by Abby Luby –
How many minutes has it been since you last checked your iPhone? Your iPad? FitBit? We live in a constant state of sensory overload and distraction. While living in the fast lane, is it possible to slow down long enough to see our compulsive behavior?
Sensei Koshin Paley Ellison, a known Soto Zen Teacher and psychotherapist, gave a dharma talk to more than 60 people July 21 at the Westchester Buddhist Center at Eileen Fisher’s headquarters overlooking the Hudson River in Irvington. The Buddhist Center has been meeting at the spacious and well-lit Fisher Headquarters since 2011. In his hour-long talk, Ellison, an easy-going, jovial person, shared an overarching message: We are totally able to live a more wholehearted life. In fact, his latest best-selling book is entitled Wholehearted: Slow Down, Help Out, Wake Up and is written in his personal and down- to-earth style which makes for an easy and engrossing read.
“There are practical things we can do to slow down,” Ellison said. “We can listen to ourselves and to what we are saying and learn how to pay attention. If we drop into our breath and down to the softness below our belly we can connect with a place of health and wellness.”
Wellness for Ellison means both good mental and physical health. He’s known also as “Modern Monk” because he brings more to the table than just the Zen philosophy and meditation practice. Basically, he’s seen it all. He trained for six years at the Jungian Psychoanalytic Association where he was recognized as a Jungian psychotherapist. He also immersed himself in clinical contemplative training at both Mount Sinai Beth Israel Medical Center and New York Presbyterian Medical Center, earning him the roles of a Certified Educator and chaplain. He co-authored the book Awake at the Bedside with Matt Weingast about palliative and end-of life care.
He understands how difficult it is for us to let go of stories we habitually tell ourselves, stories that keep us locked into the same mental narrative that keeps us from being open to new ideas. “We have our sedimentary layers of conditioning. If I tend to not like angry people because anger makes me feel unsafe and something I can’t handle, I can ask myself if I really need to behave in the same way,” he explained. “I can say, ‘Can I do something new here?’” That mental ability to question our actions is what Ellison calls wakefulness, and he suggests that leads to be willing to participate differently in situations.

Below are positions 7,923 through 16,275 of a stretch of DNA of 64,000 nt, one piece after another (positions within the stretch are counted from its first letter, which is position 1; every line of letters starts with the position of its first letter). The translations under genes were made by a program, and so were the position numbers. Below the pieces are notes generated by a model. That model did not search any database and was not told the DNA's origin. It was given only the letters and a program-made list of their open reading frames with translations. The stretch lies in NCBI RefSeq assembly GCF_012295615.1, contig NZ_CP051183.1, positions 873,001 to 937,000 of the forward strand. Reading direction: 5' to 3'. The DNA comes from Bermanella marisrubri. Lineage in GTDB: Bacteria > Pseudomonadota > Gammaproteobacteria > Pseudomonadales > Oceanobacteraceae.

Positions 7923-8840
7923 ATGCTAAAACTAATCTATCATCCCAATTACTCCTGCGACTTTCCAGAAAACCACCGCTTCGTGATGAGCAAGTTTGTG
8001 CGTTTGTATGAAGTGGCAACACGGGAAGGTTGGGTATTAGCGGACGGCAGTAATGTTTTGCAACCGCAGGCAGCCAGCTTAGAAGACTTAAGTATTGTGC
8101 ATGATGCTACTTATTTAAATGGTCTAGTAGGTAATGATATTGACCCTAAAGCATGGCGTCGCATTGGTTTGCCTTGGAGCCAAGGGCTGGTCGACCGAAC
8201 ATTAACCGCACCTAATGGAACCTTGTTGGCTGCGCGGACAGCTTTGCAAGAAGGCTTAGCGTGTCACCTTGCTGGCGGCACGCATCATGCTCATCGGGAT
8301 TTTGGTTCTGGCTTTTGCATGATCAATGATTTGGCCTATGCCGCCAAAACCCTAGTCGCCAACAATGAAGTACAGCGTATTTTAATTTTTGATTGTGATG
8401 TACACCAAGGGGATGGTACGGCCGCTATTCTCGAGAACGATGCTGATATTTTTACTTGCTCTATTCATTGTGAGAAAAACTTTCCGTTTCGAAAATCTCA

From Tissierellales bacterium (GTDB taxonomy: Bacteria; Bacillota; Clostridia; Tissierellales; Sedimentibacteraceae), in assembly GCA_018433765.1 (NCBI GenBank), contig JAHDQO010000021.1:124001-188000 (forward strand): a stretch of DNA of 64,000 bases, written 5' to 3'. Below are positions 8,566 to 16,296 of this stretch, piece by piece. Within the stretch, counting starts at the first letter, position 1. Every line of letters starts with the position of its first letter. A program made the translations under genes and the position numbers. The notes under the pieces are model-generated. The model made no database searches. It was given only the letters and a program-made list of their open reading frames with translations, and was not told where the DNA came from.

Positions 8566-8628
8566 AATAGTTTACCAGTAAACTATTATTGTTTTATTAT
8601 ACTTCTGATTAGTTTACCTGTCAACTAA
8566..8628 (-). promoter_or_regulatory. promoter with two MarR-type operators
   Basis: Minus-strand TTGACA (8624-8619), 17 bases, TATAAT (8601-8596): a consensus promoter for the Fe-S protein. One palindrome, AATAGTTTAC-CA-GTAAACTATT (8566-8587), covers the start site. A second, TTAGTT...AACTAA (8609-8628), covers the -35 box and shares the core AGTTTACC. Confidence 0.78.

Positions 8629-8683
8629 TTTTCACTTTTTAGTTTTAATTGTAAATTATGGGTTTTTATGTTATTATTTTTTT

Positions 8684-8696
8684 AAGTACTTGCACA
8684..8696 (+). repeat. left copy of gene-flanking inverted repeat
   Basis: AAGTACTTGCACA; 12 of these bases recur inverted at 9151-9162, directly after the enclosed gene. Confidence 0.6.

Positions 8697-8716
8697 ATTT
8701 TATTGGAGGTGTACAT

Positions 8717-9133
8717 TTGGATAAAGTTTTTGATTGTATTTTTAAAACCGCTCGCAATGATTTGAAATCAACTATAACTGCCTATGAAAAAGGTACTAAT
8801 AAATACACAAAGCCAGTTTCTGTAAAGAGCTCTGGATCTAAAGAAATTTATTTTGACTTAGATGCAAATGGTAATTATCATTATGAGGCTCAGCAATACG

Engaging and freely connecting with the audience, Ellison often asked questions such as, “How many of you ever tried to act normal when you’re in a rage?” Many hands shot up. Or, “Have you ever waited for someone to change?” adding that change was up to us and happens when we awaken the mind and become fully intimate with ourselves.
Throughout the talk, Ellison read a few excerpts from his new book. The genesis of Wholehearted: Slow Down, Help Out, Wake Up came about when he examined issues of social isolation. “I’m getting a sense that people feel so disenfranchised,” he said in a phone interview before the dharma talk. He told of his friend, a primary care physician, who asked her patients to name five people they would be willing to drop everything for to go be with them. Most people had to pause, many had a hard time coming up with five names. “It’s not that people have lost the capacity to care, it’s just that collectively, we’ve gotten into a different pattern that’s not about caring,” he said. “The key thing is we can learn how to care and remember how to do it.”
Ellison made relevant some age-old Buddhist stories and also shared personal testimonies about every day predicaments one could easily relate to. “You have to be willing to put everything on the table, including all our weirdness, all our eccentricities and be more who you really are. Also, putting down our habitual stuff and seeing what else is there – we can all do that. It’s not a monk thing, it’s a people thing.”